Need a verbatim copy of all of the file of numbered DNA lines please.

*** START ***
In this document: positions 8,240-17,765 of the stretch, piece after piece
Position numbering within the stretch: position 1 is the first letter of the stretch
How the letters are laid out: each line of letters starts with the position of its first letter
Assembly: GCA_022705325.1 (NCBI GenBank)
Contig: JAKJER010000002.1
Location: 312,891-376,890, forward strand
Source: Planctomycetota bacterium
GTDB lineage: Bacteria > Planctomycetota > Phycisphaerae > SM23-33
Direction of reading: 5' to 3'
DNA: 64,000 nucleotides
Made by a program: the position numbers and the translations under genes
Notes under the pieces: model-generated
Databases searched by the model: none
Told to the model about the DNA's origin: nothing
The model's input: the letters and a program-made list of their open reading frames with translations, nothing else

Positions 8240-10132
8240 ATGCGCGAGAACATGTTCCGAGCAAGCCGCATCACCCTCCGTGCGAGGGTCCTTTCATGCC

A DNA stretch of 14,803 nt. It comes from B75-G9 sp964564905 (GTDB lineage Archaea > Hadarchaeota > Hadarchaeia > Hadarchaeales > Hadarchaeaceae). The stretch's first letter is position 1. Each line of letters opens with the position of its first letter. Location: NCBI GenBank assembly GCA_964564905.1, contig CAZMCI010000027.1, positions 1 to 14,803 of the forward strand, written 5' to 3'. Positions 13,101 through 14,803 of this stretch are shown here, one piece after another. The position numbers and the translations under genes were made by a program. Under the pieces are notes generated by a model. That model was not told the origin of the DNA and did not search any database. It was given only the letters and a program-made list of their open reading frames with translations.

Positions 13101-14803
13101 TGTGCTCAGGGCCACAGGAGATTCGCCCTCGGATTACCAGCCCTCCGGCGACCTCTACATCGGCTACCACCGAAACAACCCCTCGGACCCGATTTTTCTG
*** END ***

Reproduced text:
In this document: positions 8,240-17,765 of the stretch, piece after piece
Position numbering within the stretch: position 1 is the first letter of the stretch
How the letters are laid out: each line of letters starts with the position of its first letter
Assembly: GCA_022705325.1 (NCBI GenBank)
Contig: JAKJER010000002.1
Location: 312,891-376,890, forward strand
Source: Planctomycetota bacterium
GTDB lineage: Bacteria > Planctomycetota > Phycisphaerae > SM23-33
Direction of reading: 5' to 3'
DNA: 64,000 nucleotides
Made by a program: the position numbers and the translations under genes
Notes under the pieces: model-generated
Databases searched by the model: none
Told to the model about the DNA's origin: nothing
The model's input: the letters and a program-made list of their open reading frames with translations, nothing else

Positions 8240-10132
8240 ATGCGCGAGAACATGTTCCGAGCAAGCCGCATCACCCTCCGTGCGAGGGTCCTTTCATGCC

A DNA stretch of 14,803 nt. It comes from B75-G9 sp964564905 (GTDB lineage Archaea > Hadarchaeota > Hadarchaeia > Hadarchaeales > Hadarchaeaceae). The stretch's first letter is position 1. Each line of letters opens with the position of its first letter. Location: NCBI GenBank assembly GCA_964564905.1, contig CAZMCI010000027.1, positions 1 to 14,803 of the forward strand, written 5' to 3'. Positions 13,101 through 14,803 of this stretch are shown here, one piece after another. The position numbers and the translations under genes were made by a program. Under the pieces are notes generated by a model. That model was not told the origin of the DNA and did not search any database. It was given only the letters and a program-made list of their open reading frames with translations.

Positions 13101-14803
13101 TGTGCTCAGGGCCACAGGAGATTCGCCCTCGGATTACCAGCCCTCCGGCGACCTCTACATCGGCTACCACCGAAACAACCCCTCGGACCCGATTTTTCTG